Maslow’s Hierarchy of Needs
Calen T. Curtin
This paper will explain Maslow’s triangle and its application to interpersonal communications. An explanation will be given how the interpersonal communications, based off of Maslow’s triangle, can be used as an interview and interrogation tool. Examples will be provided of a personal experience that directly relates to the vertical progression through Maslow’s triangle.
When Maslow’s hierarchy of needs (Maslow’s triangle) is understood, it is easier to understand another person and have better more effective interpersonal communication. Maslow’s triangle is a set of needs that must be met and people are self-motivated to fulfil the needs. Maslow’s triangle can be used during interrogation and interview as a means to build trust a rapport.
Maslow’s hierarchy of needs can be divided into two parts, basic needs and growth needs (McLeod, 2014). To elevate to a higher need, the needs at the current level must be satisfied. The basic needs are believed to be self-motivating and the longer they go unmet the greater the desire for them becomes. For instance the longer one goes without sleep then the more tired they become and soon the body will breakdown. The bottom of the triangle is physiological needs. These are the most basic needs for survival such as food, water, breathing, sex, sleep, homeostasis, and excretion. The next level is safety needs which consists of protection from elements, security, order, law, stability, and freedom from fear. Love and belongingness needs is the third rung and is comprised of friendship, intimacy, affection and love, from work group, family, friends, and romantic relationships. The final basic need is esteem needs which includes achievement, mastery, independence, status, dominance, prestige, self-respect, and respect from others. The top of the triangle, and the growth need, is self-actualization needs, made up of realizing personal potential, self-fulfillment, and seeking personal growth and peak experiences. Maslow believed that people have an inborn desire to be self-actualized (Cherry, n.d.). Self-actualization is when a person reaches their full potential.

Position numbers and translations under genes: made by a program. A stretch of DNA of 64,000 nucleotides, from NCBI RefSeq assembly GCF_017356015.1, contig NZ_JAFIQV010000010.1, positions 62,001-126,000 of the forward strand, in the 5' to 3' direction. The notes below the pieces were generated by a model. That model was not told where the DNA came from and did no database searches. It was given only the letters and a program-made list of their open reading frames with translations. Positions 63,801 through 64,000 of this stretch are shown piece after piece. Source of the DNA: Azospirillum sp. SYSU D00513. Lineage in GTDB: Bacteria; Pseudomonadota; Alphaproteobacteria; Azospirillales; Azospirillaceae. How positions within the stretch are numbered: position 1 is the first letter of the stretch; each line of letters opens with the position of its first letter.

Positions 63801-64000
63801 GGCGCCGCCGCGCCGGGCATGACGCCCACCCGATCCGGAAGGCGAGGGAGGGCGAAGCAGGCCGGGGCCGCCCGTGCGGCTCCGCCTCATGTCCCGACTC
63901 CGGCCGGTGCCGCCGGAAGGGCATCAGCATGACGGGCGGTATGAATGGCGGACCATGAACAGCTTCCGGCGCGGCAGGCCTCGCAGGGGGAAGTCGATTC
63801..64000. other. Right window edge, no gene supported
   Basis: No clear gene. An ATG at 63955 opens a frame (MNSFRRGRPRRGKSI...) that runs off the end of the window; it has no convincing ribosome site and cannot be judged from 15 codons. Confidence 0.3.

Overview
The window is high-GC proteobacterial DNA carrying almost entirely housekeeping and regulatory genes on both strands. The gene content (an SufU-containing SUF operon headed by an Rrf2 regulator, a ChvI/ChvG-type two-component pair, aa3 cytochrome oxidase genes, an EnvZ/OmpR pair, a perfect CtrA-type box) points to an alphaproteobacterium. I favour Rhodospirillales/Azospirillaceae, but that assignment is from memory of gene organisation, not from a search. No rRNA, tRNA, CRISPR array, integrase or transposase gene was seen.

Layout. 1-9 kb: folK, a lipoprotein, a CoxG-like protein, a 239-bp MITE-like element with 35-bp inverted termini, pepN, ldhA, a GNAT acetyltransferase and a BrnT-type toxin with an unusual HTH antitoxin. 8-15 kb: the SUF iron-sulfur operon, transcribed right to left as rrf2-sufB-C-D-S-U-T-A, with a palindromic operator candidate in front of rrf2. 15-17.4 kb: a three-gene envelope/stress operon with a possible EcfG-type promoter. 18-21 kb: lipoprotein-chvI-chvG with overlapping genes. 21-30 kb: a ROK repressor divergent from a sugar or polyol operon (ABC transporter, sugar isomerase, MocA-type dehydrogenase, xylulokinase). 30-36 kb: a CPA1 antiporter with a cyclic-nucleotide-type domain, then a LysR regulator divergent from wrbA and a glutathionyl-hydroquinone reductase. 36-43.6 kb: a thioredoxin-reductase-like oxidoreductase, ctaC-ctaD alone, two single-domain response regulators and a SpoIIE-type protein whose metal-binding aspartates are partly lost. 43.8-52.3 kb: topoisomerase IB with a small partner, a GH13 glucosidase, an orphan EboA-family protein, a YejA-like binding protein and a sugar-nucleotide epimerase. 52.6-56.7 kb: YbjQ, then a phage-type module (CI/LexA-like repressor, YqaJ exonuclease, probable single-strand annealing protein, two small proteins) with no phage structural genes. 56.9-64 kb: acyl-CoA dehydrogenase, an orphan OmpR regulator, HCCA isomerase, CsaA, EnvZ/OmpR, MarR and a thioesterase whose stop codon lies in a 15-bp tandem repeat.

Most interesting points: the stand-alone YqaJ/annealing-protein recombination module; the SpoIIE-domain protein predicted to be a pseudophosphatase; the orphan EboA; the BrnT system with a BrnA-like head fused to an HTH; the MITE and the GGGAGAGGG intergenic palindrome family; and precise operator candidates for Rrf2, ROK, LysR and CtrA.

Understanding human needs can be a used persuade people as they are already self-motivated to fulfil their needs. This can be used by both preventing the obtainment of a current need or by providing a current need. In the later one can build rapport with the subject by providing the needs. This can further lead into security or love and belongingness where you as an interrogator or interviewer can be the stability or friendship need that is missing. By filling in the need you can passively be purvey to more information or even take a more aggressive quid pro quo stance. Furthermore you may even give an ultimatum that if the information you seek is not provided then the fulfilled need will be taken back leaving a deficiency.
As this relates to my personal experiences and my progression through the hierarchy of needs, I am no different than anyone else and I must have fulfillment of one level before ascending to the next. I have been fortunate enough that air and water have always been present in my life. Sleep is sometimes lacking and can affect my health but on the whole a sufficient amount of sleep is met. Being that the lowest level needs have been generally fulfilled the next level is considered. Safety needs have generally been provided given that safety of employment was sufficient. While employed in the active duty military I had job security providing money that provided safety in resources. Safety in employment allowed the lower level item such as food to always be fulfilled as well as safety of property a need of the second tier. Employment allowed advancement into both the third and fourth levels as I was part of a family both in occupation and able to provide for one at home. I also had...
References: (n.d.). Retrieved from wikimedia,org: http://upload.wikimedia.org/wikipedia/commons/5/58/Maslow 's_hierarchy_of_needs.svg
Cherry, K. (n.d.). Hierarchy of Needs. Retrieved from About Education: http://psychology.about.com/od/theoriesofpersonality/a/hierarchyneeds.htm
McLeod, S. (2014). Maslow 's Hierarchy of Needs. Retrieved from Simply Psychology: http://www.simplypsychology.org/maslow.html
Tay, L., & Diener, E. (2011). Maslow 's Hierarchy. Retrieved from Changing Minds: http://changingminds.org/explanations/needs/maslow.htm
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